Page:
Little Criminals

In May 1878, a 14-year-old youth called Arthur DOBSON faced a charge of stealing a horse and a set of harnesses, the property of Arthur JACKSON of Scalby Lodge Farm. Inspector DOVE explained that Dobson had taken the horse, wandered on his way and, without anyone noticing, hitched the animal to a waggon belonging to Martin ABBEY of Wykeham Carr. Nonchalantly, he had called at the house of a Mr WILSON in Ayton. He spun a yarn:-

…stating he was going to Sherburn for a load of bran for Mr Jackson, who had told him to put the horse up at Mr Wilson’s stable, and he would afterwards pay him for his trouble. Mr Wilson, being a relation of Jackson’s, assented, and the horse was stabled, and the lad preparing for bed, when Police-sergeant Heald arrived and took him into custody.

The case was remanded and I don’t know the outcome but the report in The York Herald, quoted above, continued:-

It may be mentioned that the prisoner is the same youth who, a few days ago, was charged with being secreted in the Market Hall, and discharged with a caution, the directors not willing to prosecute.

I could not find birth or census records that pinned down this miscreant. Confident in his ne’er do wellness I searched newspapers and found several young men with the same name who had done bad things. One kicked a drinking partner to death. Another passed fraudulent cheques.

I expect farmer Martin got his waggon back. But only a couple of months earlier, a farm labourer named Thomas HARLAND was charged at Scarborough on suspicion of stealing two hams, the property of Mr Martin Abbey, Wykeham Carrs, during the night of 27th February. I don’t know the outcome of this case either, but I suspect the hams were never seen again. I haven’t been able to track down the accused, though I didn’t try very hard.

I looked again at the census returns that detailed Martin’s household, which included all the servants living in. No names leapt out – except that of his niece, Mary Jane LOVEL. When she was just seven (and Martin 18), she was caught by the 1851 census at Wold Farm, West Heslerton, which was run by Martin’s widowed mother. Little had changed in the family by 1861. Ten years later, Martin had his own farm at Wykeham but his mother was still working the land at West Heslerton, and her granddaughter, Mary Jane was her housekeeper, now aged 27 and as yet unmarried.

Clearly, something had happened to Mary Jane’s parents. Her mother, Ann, was an older sister to Martin and had married Jonathan LOVEL in January 1840. At the census the following year the couple are living in Driffield, with first-born Philip. Jonathan is a butcher. Ann gave birth to Mary Jane in 1844 and died in January 1848. Jonathan followed her to the grave in March 1850 but in the intervening period, he found himself in court.

1849_LOVELLjon_NEWS

Not a criminal then, just a brute. The only Mahala Lawson I could find who seems right was about 15 years old at the time of the incident described. Born in Horncastle, Lincolnshire to Francis, a shoemaker, and his wife Edey, she returned to her birthplace and married Matthew MORLEY, an agricultural labourer, in the spring of 1858. They had several children. Mahala died in 1919, aged 86. She has several IDs on FamilySearch, each generated by the birth of a child but not yet merged into a single family.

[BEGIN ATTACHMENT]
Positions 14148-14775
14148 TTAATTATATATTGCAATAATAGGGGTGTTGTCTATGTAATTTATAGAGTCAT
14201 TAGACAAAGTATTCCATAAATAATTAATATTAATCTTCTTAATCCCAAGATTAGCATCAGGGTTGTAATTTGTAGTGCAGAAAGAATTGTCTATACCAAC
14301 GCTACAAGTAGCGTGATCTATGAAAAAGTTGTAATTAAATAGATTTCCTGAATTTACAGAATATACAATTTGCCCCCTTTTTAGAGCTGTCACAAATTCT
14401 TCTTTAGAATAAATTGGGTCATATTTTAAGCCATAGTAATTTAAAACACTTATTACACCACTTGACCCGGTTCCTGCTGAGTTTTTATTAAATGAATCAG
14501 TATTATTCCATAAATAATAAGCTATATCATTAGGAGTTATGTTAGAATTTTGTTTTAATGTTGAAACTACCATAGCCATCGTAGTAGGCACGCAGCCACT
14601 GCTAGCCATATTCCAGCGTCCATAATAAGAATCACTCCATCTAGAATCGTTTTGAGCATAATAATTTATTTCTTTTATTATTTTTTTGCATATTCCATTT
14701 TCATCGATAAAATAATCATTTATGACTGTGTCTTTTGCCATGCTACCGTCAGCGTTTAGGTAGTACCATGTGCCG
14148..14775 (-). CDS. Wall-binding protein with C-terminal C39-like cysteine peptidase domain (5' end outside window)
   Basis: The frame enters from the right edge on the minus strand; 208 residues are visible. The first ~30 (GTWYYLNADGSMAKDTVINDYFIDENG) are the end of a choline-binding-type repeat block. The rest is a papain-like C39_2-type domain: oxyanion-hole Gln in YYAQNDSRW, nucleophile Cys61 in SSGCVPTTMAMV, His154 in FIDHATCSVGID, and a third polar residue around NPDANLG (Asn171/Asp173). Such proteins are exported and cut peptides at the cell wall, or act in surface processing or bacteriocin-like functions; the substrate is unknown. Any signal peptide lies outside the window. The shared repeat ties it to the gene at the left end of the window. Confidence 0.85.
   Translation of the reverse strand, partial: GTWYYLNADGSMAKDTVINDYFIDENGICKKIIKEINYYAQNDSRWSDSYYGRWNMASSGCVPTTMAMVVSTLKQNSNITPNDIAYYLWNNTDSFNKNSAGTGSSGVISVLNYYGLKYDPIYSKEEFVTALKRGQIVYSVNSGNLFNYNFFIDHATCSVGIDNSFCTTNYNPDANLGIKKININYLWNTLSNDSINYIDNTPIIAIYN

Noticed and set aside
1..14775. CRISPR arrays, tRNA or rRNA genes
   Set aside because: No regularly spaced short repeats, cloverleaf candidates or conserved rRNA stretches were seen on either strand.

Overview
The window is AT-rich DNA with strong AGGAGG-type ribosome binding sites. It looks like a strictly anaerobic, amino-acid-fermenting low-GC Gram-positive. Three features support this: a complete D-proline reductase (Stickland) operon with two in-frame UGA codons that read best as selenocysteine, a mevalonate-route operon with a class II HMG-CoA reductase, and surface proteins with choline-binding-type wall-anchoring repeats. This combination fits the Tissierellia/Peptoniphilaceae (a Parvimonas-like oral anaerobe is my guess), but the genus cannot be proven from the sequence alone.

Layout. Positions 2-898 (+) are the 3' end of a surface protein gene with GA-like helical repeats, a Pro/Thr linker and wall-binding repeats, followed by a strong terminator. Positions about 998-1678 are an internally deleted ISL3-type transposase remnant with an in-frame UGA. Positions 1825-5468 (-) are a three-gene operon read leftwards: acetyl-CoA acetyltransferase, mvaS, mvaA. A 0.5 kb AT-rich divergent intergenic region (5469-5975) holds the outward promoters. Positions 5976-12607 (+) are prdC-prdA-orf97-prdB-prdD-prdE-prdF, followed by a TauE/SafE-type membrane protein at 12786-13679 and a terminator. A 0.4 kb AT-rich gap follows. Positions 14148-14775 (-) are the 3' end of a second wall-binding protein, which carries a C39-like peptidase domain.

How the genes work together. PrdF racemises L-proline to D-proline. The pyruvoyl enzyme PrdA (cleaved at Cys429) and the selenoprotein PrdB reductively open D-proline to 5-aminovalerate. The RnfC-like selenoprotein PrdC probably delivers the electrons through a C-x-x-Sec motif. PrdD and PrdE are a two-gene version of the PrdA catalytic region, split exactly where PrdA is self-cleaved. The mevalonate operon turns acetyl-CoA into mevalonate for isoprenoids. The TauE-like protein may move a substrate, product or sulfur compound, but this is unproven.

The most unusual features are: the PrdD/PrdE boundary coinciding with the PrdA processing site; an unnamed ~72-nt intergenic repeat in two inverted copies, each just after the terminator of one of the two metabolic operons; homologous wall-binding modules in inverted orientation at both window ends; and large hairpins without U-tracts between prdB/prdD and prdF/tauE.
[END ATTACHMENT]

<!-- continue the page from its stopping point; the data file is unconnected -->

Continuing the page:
Big Criminals

Classiarius: Hubristic Globalism has failed.

The Misses Abbey

The graves of Ann and Elizabeth ABBEY in St Oswald’s churchyard are 17 rows and about 90 steps apart. Forty-one years passed between their funerals but in 1911 the census enumerator had found them living together, on their “private means”, at 3 Station Road in Filey.

OLYMPUS DIGITAL CAMERA
photographed yesterday

Their headstones, though very different in style, have terse inscriptions in common.

G436_ABBEYannie_20171223_fst

In loving memory of ANNIE ABBEY born May 26th 1868, died Dec 20th 1911.

G109_ABBEYeliz_20120804_fst

In memory of ELIZABETH ABBEY who died 23rd April 1952.

Elizabeth’s last address was the house she had shared with her sister. They possibly moved to Filey in the early years of the new century. In 1908, at the annual parish tea and concert the vicar, Rev. A N COOPER, thanked the ladies who had “provided the trays” and those parishioners who made “gifts of money” following a fire in the Church:-

…these including; The Misses Abbey, Mr and Mrs Aspell, Mrs Breckons, Mrs W. Cammish, Mr N. Maley, J.P., Mr Wigley, Mr Wolstenholme, Mr Foster Smith, and Mrs Wheelhouse.

(Three years later Ann would take her eternal rest next to Agnes Caroline Wheelhouse.)

In August 1909 the local paper reported on the half-day collection for the Scarborough Hospital and Dispensary and noted the Ackworth station had been “presided over” by one Miss Abbey, and assisted by another.

The sisters were the daughters of Martin Abbey and Jane née DICKINSON. They had a brother and two other sisters and none of the five had a FamilySearch ID. Both parents were from farming stock but Jane was not as robust as you might expect. She died aged 31 in 1872 when her youngest child, Mercy, was about a year old.

Martin didn’t take long to find a second wife, a 38-year-old spinster, but Sarah THOMPSON lived less than two years as a married woman.

An advertisement appeared in a local paper about 18 months later…

1879_ABBEYmartin2_Governess

Alice ElizabethWRAY was in post at the 1881 census, the daughter of Marmaduke, a grocer in Great Driffield.

Martin died five years later and there seems to have been nobody in the family to continue running the farm. In addition to his children, he was survived by 156 pregnant ewes that had to be quickly sold at auction.

I wonder what brought Ann and Elizabeth to Filey.